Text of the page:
customization as well, and different groups may have different opinions. It
feels to me that a script, whether or not LLD has the built-in crash reporting
feature, is indispensable. Then the built-in C++ crash reporter code in LLD
does not convince me.

I cannot speak for others, but at least in our case we are usually limited by the available memory and on the machines we have we can only run single to low double digit of link jobs in parallel. We also never had this issue with Clang and we usually run hundreds of parallel jobs.

Regarding the output name, I’d again take an inspiration from Clang and simply use a temporary filename generated by llvm::sys::fs::createTemporaryFile. That way we don’t need to worry about two failing link jobs trying to write to the same file. We never needed the customization for Clang and I doubt we will for lld.

Reusing existing one sounds even better.

Best regards,
Pk

pt., 16.04.2021, 08:14 użytkownik Petr Hosek via llvm-dev <llvm-dev@lists.llvm.org> napisał:

As Petr pointed out, we can reuse what clang uses for crash handling and move that functionality to the llvm library if needed. Clang crash reproducer works fairly well and it is not using multi-process architecture. We just propose to make lld to match clang’s crash reproducer’s behavior, nothing more than that.

Given we both agree it can be an optional feature, I don’t think size is an issue. For users who don’t need this functionality, they can make this feature disabled by not using related flags. For users who need this feature for debugging purposes, disk space is the least of the concern. The reproducer size issue won’t solve itself if we choose to use shell scripts. If you mean implementing a size dedup/regulator using shell script, that is a big project and would be a nightmare to maintain.

We rarely use shell scripts in our (Fuchsia) build system as they introduce complexity to the build system and are difficult to maintain and it does add 1 extra fork per invocation, which may or may not be an issue. But we prefer to avoid it. They are also very difficult to be properly reused across different teams or tools. If lld can integrate a crash reproducer, it can benefit other compilers that relies on lld as well.

As Petr pointed out, we can reuse what clang uses for crash handling and
move that functionality to the llvm library if needed. Clang crash
reproducer works fairly well and it is not using multi-process
architecture. We just propose to make lld to match clang's crash
reproducer's behavior, nothing more than that.

Given we both agree it can be an optional feature, I don't think size is an
issue. For users who don't need this functionality, they can make this
feature disabled by not using related flags. For users who need this
feature for debugging purposes, disk space is the least of the concern. The
reproducer size issue won't solve itself if we choose to use shell scripts.
If you mean implementing a size dedup/regulator using shell script, that is
a big project and would be a nightmare to maintain.

The main argument here is whether implementing it in the driver
simplifies things. I doubt it and I care much about the maintainability.

If the logic is simply calling CrashRecoveryContext::RunSafely (actually
we have already done this, just set the environment variable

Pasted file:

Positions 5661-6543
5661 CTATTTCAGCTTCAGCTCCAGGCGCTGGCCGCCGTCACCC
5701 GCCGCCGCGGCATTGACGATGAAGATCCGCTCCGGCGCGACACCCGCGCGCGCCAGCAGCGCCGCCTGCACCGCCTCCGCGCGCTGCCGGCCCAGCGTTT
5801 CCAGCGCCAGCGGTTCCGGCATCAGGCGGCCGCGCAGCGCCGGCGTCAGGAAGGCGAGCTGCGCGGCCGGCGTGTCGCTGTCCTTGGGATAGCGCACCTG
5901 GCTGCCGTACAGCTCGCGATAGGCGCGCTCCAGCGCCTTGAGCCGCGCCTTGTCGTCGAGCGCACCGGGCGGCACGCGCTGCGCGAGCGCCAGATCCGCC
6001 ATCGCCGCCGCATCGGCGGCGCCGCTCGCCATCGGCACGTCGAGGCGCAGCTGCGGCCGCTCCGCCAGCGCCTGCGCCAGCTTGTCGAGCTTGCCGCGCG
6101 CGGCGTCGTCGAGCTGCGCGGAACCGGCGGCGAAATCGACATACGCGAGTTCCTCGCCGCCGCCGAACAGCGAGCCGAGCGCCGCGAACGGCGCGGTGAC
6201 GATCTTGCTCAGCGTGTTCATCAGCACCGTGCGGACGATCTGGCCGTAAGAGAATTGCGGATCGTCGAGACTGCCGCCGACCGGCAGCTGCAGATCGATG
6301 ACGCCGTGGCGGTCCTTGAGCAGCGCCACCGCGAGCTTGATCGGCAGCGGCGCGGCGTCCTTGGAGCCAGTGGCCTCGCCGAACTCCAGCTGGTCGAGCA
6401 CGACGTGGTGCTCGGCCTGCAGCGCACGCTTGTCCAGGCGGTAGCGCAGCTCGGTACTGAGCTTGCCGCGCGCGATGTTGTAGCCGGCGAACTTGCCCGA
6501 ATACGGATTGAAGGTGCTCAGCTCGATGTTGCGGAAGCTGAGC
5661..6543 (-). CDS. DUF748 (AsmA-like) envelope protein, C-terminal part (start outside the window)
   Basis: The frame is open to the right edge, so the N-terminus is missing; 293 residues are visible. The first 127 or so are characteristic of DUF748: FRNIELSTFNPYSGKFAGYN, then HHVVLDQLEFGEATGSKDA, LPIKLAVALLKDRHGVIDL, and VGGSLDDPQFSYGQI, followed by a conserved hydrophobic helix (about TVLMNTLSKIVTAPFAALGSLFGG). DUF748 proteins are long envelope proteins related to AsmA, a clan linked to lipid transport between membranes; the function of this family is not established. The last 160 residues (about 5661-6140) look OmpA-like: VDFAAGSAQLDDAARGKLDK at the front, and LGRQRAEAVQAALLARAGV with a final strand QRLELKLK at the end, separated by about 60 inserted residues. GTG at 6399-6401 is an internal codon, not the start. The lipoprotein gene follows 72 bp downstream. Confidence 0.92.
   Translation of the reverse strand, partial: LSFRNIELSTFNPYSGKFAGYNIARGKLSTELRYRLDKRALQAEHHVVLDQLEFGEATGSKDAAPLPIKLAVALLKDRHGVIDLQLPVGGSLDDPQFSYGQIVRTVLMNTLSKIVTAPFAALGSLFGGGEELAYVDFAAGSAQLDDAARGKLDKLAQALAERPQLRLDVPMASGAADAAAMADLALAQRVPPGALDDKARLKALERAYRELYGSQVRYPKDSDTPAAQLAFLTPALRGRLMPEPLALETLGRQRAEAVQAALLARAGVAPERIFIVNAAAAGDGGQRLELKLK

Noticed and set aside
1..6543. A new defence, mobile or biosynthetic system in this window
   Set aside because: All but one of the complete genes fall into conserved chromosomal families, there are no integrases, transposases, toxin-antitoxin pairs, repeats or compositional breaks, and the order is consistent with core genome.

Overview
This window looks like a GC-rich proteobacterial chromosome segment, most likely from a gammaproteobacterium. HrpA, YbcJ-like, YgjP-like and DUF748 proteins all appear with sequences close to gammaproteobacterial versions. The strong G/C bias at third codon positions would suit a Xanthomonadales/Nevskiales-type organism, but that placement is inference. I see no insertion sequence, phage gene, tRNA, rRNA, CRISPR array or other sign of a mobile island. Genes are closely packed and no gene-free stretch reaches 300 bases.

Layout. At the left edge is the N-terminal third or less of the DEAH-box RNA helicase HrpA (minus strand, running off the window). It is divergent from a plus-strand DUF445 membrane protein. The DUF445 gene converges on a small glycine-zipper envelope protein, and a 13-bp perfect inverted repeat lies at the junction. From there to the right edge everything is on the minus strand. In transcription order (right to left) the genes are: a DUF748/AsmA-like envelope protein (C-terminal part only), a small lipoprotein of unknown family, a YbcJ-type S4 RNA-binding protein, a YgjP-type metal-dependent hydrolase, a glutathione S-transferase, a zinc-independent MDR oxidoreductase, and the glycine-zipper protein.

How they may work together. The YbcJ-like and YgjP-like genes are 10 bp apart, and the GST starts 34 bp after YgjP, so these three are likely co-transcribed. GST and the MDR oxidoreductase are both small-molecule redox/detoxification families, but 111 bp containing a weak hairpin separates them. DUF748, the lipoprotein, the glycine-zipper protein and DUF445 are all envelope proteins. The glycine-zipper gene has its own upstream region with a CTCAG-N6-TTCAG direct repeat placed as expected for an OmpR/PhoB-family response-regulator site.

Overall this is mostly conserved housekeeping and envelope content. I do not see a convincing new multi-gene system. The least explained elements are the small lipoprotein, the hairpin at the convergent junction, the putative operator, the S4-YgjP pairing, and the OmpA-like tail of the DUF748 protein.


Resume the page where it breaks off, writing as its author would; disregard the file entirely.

LLD_IN_TEST=1) and the code can meld into the existing framework for
running the lld entrypoint more than once, this could look fine.
But you actually needed to parse an option in the generic driver code
and do some non-trivial things there.

If the logic is simply `if CrashRecoveryContext::RunSafely finds a
failure, rerun with --reproduce`. I don't think implementing this in the
driver is simpler than `(ld.lld "$@" 2> log; code=$?; if grep 'crash pattern, maybe Stack' log; then ld.lld "$@" --reproduce=somewhere; fi ...).

BTW: if exitLld is called (via fatal, or sufficient number of error()),
lld may enter a less robust state. It uses longjmp to recover from a
crash. AFAIK, only some JIT style library users do this. This is not
sufficiently tested in production systems.

FWIW, I'll +1 the idea of support for more convenient crash repros &
also for more library-izing lld (as there was a strong push for early
on in lld's v2 development, and was pushed back on until it was
production quality, which it is - so now any costs of library-izing &
other functionality can be measured in terms of performance)

While maintainability is important - in some ways, making the code
more re-entrant friendly could improve maintainability (making it
easier to unit test parts of the code, making it easier to reason
about the code (by removing global shared state), etc).

If the logic is simply `if CrashRecoveryContext::RunSafely finds a
failure, rerun with --reproduce`. I don't think implementing this in the
driver is simpler than `(ld.lld "$@" 2> log; code=$?; if grep 'crash
pattern, maybe Stack' log; then ld.lld "$@" --reproduce=somewhere; fi
...).

I think implementing it once in the driver is simpler than implementing
the above scripting many times by each user who wants a reproducer.
Having it as a linker feature is obviously more user-friendly.
--paulr

Hello,

Just chiming in :slight_smile: I think there are several options:

1. Haowei's proposal is a good first step. A reproducer is good for 100% crashes. The reproducer archive is good for developers that need to iterate when fixing a crash. That can be achieved by mimicking the behavior of -fintegrated-cc1 and CC1Command (which is somehow equivalent to safeLldMain()), followed by something similar to generateCompilationDiagnostics(). All this controlled by an optional cmd-line flag. Also worth noting that some LLD drivers (if not all) support reproducers already.

2. There are cases where the CrashRecoveryContext isn't perfect: a stack overflow, a severe heap corruption, corruption of any global state. These happen quite rarely, but would prevent the gen-reproducer from creating anything, however I expect we would still see an invalid return code in the build log. A 100% solution would need forking LLD at startup, along the lines of -fno-integrated-cc1. The new cmd-line flag from 1. could eventually support this multi-process/forking scenario as well.